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Headlines Published on 06 October 2004

Title Are you ready to innovate?

This is a nagging question for any small or medium-sized enterprises (SMEs) hoping to be competitive in the 21st century. It is also the catchy introduction to a new innovation audit tool developed in the West Midlands (UK) to improve the performance of smaller businesses. And, measure-by-measure, such initiatives help the EU achieve its Lisbon goal of becoming the world’s most competitive knowledge-based economy.

Daring to be different – helping SMEs to compete in the 21<sup>st</sup > century © Image: PhotoDisc
Daring to be different – helping SMEs to compete in the 21st century
© Image: PhotoDisc
Is your company stuttering along without direction? Are you using cutting-edge technology or making do with current equipment? Does your small company have a growth plan and a hunger to innovate? These and many more questions plague European SMEs as they look for ways to remain competitive in an increasingly ‘globalised economy’. At the regional level, smaller firms often turn to local advisers who provide valuable assistance, but Coventry University in the UK’s West Midlands felt more could be done to give local businesses the competitive edge.

Whatever answers a firm finds to these sorts of questions, the next step is always what they plan to do about it. Due to be launched on 21 October at Coventry University’s TechnoCentre, the Montage 2 Innovation Audit Tool (M2I) was created to help SMEs, initially in their region, to identify critical issues and focus their resources on potential opportunities. By identifying companies who are able to exploit new ideas, processes, services or products, the Innovation Tool helps them take a fresh look at how their business is being run.

The project got off the ground in April 2003 – funded by Advantage West Midlands, the regional development agency, and managed by Coventry University Enterprises Ltd. and other partners – with the aim of developing a standard tool which companies would be encouraged to use as a launch pad for innovation. It builds on the experience of the ‘Montage’ scheme – Meeting Organisations’ Needs Through Audits, Grants and Exploration – a university-led initiative designed to help SMEs make the most of innovation opportunities.

Getting to know your own company
Pilot tests of the audit tool on around 30 companies confirmed its suitability for use by firms of varying sizes and sectors. Categories in the audit cover such areas as ‘Approach to innovation’, ‘People’, ‘Leadership’ and ‘Technological capability’ and, according to M2I’s Terry Medcraft, it should take around 2.5 hours to complete the 90 questions. “It’s a unique tool in that it provides a narrative for each of the nine categories instead of just giving a numerical score,” he says. The feedback also helps by directing users to further resources on the website via links, and is aimed at prompting decisions and action in the company.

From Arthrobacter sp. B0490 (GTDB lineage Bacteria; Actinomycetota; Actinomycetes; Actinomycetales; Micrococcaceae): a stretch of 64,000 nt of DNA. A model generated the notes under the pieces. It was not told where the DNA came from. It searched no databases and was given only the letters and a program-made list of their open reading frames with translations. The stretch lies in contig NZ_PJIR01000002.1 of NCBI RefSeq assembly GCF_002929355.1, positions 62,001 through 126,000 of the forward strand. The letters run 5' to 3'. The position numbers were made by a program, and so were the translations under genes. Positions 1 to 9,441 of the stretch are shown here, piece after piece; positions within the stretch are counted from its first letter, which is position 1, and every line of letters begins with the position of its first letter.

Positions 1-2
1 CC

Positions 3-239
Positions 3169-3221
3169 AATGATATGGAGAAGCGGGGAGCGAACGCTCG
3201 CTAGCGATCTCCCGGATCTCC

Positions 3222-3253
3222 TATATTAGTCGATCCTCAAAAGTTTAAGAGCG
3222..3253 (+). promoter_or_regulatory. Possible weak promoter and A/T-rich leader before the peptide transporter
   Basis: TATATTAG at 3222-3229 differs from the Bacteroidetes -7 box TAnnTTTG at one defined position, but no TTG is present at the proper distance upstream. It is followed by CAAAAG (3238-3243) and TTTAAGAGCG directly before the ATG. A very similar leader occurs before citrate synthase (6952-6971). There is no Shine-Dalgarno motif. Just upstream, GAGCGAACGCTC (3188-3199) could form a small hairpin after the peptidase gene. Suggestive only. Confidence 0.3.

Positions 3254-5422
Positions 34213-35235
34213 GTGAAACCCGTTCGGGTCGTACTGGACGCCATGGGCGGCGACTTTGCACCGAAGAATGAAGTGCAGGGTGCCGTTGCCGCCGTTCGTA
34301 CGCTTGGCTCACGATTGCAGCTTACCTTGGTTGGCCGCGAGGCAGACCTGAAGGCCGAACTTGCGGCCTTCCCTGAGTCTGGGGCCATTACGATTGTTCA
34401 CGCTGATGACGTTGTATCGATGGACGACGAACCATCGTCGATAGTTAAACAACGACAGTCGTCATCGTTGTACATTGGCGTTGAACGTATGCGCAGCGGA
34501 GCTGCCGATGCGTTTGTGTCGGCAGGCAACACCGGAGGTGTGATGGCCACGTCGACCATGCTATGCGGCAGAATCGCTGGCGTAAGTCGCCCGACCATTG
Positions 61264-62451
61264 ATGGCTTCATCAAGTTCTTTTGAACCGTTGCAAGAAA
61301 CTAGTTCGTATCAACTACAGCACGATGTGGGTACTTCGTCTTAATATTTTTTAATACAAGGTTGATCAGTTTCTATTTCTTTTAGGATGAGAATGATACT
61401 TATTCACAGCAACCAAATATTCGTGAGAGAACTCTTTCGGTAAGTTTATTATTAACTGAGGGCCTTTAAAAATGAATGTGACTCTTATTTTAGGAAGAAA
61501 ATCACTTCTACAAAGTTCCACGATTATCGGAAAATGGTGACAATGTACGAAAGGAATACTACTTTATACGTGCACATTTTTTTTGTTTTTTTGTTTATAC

One of the advantages of the tool is that it can be used at all levels of a company, enabling everyone from the boardroom to the shopfloor to take part. For example, completing the ‘Approach to innovation’ section yields a graphical rating and a short ‘action statement’, such as:  “Because of other pressures, innovation is pushed to the background. You may see your business as in a steady state situation, but this will lead to falling behind your most aggressive competitors. Use the other areas in this tool to analyse what is really holding you back.”

SMEs can act on the results independently or together with their local Business Link Advisor – essentially government-sponsored consultants helping enterprises in regions across the UK – who should be able to advise on the most appropriate steps to improve company performance, for example through marketing more aggressively, investing in technological expertise, or revising processes.

"Working with advisors, it can also be used as a possible gateway to funding – at regional, national and perhaps one day EU level – but that depends on what funds are available,” says Medcraft. “In fact,” he adds, “calling it an audit tool is a bit misleading – it’s more than just a check on the business status, it’s a check with some guidance on what steps to take afterwards to improve the situation.”

Advantage West Midlands says the project is a major part of its Regional Innovation Strategy focused on bringing innovative thinking into the region’s higher education and research facilities, encouraging collaboration to help them compete, training, education and motivating regional actors, and enhancing the culture of innovation and spread of best practice.

Source:  Coventry University (UK)

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More information:

  • Montage 2 Innovation
  • Lisbon Strategy
  • Regional Policy (Inforegio)

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